The first type of judgement, the type where judging you is the end goal, include court cases, grades in classes, and most competitions. Such judgements can of course be mistaken, but because the goal is to judge you correctly, there's usually some kind of appeals process. If you feel you've been misjudged, you can protest that you've been treated unfairly.
Nearly all the judgements made on children are of this type, so we get into the habit early in life of thinking that all judgements are.
But in fact there is a second much larger class of judgements where judging you is only a means to something else. These include college admissions, hiring and investment decisions, and of course the judgements made in dating. This kind of judgement is not really about you.
Put yourself in the position of someone selecting players for a national team. Suppose for the sake of simplicity that this is a game with no positions, and that you have to select 20 players. There will be a few stars who clearly should make the team, and many players who clearly shouldn't. The only place your judgement makes a difference is in the borderline cases. Suppose you screw up and underestimate the 20th best player, causing him not to make the team, and his place to be taken by the 21st best. You've still picked a good team. If the players have the usual distribution of ability, the 21st best player will be only slightly worse than the 20th best. Probably the difference between them will be less than the measurement error.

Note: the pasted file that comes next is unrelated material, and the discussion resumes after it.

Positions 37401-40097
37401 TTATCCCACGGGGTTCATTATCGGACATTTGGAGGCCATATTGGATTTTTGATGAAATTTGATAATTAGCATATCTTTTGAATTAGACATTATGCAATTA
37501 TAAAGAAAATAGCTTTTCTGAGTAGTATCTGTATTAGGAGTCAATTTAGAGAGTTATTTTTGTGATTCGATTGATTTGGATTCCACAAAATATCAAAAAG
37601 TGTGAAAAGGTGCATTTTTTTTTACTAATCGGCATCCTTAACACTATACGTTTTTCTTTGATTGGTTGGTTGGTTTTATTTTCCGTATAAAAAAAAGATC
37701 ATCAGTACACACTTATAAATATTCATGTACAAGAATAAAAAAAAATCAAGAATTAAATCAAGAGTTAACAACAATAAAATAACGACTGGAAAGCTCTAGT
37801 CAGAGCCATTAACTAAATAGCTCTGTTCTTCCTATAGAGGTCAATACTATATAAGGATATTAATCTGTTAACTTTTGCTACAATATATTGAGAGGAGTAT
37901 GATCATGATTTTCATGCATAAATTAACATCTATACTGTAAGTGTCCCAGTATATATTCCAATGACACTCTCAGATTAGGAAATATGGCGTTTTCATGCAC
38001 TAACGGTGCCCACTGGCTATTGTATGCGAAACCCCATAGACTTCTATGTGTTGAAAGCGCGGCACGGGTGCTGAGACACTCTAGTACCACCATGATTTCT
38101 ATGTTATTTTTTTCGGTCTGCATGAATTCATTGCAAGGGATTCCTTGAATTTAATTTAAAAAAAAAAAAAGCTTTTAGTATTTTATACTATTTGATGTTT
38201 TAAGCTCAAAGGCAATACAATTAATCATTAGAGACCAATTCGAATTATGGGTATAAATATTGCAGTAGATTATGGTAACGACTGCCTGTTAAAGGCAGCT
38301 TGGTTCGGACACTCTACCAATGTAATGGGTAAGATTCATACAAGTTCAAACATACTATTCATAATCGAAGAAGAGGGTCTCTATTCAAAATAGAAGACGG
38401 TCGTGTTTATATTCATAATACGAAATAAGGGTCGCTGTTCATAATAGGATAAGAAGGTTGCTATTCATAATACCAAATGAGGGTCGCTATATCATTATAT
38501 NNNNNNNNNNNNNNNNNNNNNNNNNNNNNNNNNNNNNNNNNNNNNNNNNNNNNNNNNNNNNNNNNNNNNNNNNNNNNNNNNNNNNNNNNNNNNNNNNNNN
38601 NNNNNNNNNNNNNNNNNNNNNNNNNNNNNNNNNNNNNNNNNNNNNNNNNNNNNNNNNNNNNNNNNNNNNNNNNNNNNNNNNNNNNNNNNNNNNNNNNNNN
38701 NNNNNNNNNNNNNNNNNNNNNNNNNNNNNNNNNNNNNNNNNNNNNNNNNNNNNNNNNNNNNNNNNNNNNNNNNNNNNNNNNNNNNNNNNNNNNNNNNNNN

The 20th best player may feel he has been misjudged. But your goal here wasn't to provide a service estimating people's ability. It was to pick a team, and if the difference... [continues]
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